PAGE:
Concerns over unsafe staffing levels were echoed by many.

Wellington community health HCA Karen Don said staffing was the key issue for the region’s district nurses.

“Is it April Fools’?” she said of Te Whatu Ora’s lack of response over safer staffing and conditions proposed by NZNO.

Short-staffing meant community patients were often deferred for wound care, showering or incontinence support, Don said.

Hutt Hospital nurse Naomi Waipouri, at right in yellow jacket, at the stopwork meeting.

Even palliative care in the community was stretched to ensure enough staff were available to attend, she said.

Hutt Hospital nurse Naomi Waipouri said members wanted fair pay and safe staffing, now — and for Te Whatu Ora not to accept this was “negligence to not only their employees but also to the public”.

Of the turnout, Waipouri said: “It was like a blue and purple korowai that blanketed the Hutt Valley. This korowai, an obligation to care for ourselves, our whānau and our communities.”

HCA Karen Don, centre in dark jacket,  joins colleagues leaving Wellington Hospital for Thursday’s stop-work meeting.

RN Virginia Pugh, who works in orthopaedic outpatients in Wellington, said few were happy with the offer.

“Staffing is the key issue – we’re fearing for our jobs and patient safety,” she told Kaitiaki on the bus.

Members arriving for a stop-work meeting in Palmerston North.

Wellington Hospital delegate Hilary Gardner told members at the meeting nurses were “at the end of our rope” and did not believe the offer was acceptable.

“When you get to the end of the rope, tie a knot and hold on. We are at the end of that rope – we’re asking you to tie a knot to hold onto with NZNO so we can go back to bargaining and try and improve this offer.”

Keneperu Hospital delegate Rose Reed asked the 500-plus NZNO members in the hall where all the new graduates were going. “Australia” was the shouted response.

“It’s not good enough” said Reed, talking about a lack of safety on wards, including for new graduates without adequate preceptorship.

“Ratios are not rocket science and if we can’t get the staff, we need someone to take action on the beds.”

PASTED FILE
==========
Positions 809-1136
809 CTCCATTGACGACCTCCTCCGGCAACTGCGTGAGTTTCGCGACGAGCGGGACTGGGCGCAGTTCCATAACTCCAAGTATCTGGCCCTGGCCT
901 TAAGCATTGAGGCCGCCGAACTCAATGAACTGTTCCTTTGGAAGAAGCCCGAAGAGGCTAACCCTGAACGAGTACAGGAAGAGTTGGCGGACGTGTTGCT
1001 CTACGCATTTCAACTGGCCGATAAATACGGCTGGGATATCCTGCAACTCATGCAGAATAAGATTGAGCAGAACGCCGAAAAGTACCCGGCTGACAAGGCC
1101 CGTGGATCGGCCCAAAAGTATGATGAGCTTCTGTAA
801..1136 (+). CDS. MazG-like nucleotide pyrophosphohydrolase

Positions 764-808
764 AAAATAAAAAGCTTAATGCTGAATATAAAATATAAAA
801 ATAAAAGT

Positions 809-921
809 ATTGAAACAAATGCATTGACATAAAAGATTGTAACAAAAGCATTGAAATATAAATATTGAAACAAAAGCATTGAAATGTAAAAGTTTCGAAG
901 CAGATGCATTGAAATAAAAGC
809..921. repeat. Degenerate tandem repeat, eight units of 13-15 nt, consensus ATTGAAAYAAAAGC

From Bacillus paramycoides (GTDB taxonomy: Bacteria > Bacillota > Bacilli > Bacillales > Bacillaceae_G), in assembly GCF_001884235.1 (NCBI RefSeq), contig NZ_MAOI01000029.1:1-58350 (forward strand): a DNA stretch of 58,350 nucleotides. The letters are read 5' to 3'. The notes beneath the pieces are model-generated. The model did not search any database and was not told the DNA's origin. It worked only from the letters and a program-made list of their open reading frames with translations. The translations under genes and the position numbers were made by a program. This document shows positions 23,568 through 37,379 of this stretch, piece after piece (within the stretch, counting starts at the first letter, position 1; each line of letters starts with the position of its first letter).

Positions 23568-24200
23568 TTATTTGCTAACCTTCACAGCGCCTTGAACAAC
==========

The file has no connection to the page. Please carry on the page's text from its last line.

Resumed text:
Lack of support to attend stop-work

Wellington Hospital clinical nurse manager Ryan Teahan, who works in post-theatre recovery, said management had done little to support nurses wanting to attend the stopwork meeting.

“There are eight of us – I’m the only one here”.

NZNO organiser Jo Coffey with Wellington Hospital delegates Ryan Teahan (centre) and Richard McCormick.

They could have reduced the elective surgery list or brought in cover staff – but they were even more understaffed than usual, he said.

Hilary Gardner

“They could have reduced elective surgeries and respected our legal right to attend a stopwork meeting.”

In Christchurch, three RNs from the opthalmology outpatient unit said there were 13 members who wanted to attend the meeting, but only three were able to.

Senior nurses’ pay

While most talked about dangerous understaffing, some raised the issue of senior nurses who had lost their own pay gap, as the RN scale had caught up to them through the interim pay equity adjustment.

Another bone of contention was Te Whatu Ora’s refusal to include a bargaining fee – meaning non-union members could benefit from union-driven pay increases without paying the usual “fee” they had always done.

Christchurch Hospital outpatient RNs from left: Gilbert Alolor, Miguel Riveral, and Manelli Bragat.

Hutt Hospital delegate Nathan Clark said they wanted to put pressure on TWO for a better offer, as this one “falls well below inflation”.

Auckland delegate Ben Basevi said there was a “resoundingly unanimously high level of dissatisfaction” with Te Whatu Ora’s offer. “It’s actually pathetic”.

Along with the unsafe staffing levels, he said members were annoyed about the lack of pay relativity for senior nurses, who had now been overtaken by the RN scale, and the below-inflation pay offer.

Daniels said the turnout for a majority of meetings across the country had been greater than expected.

“I think nurses are absolutely sick and tired of being treated with total disrespect, with being left out in the cold, with being told by Te Whatu Ora they are just not going to talk about staff-patient ratios, to keep us safe at work, to not provide equity, and not provide relativity from senior nurses . . . ”


Dunedin region members turning out for the stopwork meetings


Greymouth region members turning out for the stopwork meetings

Hawkes Bay

Hawke's Bay region members turning out for the stopwork meetings

New Plymouth

New Plymouth region members turning out for the stopwork meetings


West Auckland region members turning out for the stopwork meetings


Rotorua region members turning out for the stopwork meetings

Wellington 2

Wellington region members turning out for the stopwork meetings

previous arrow
next arrow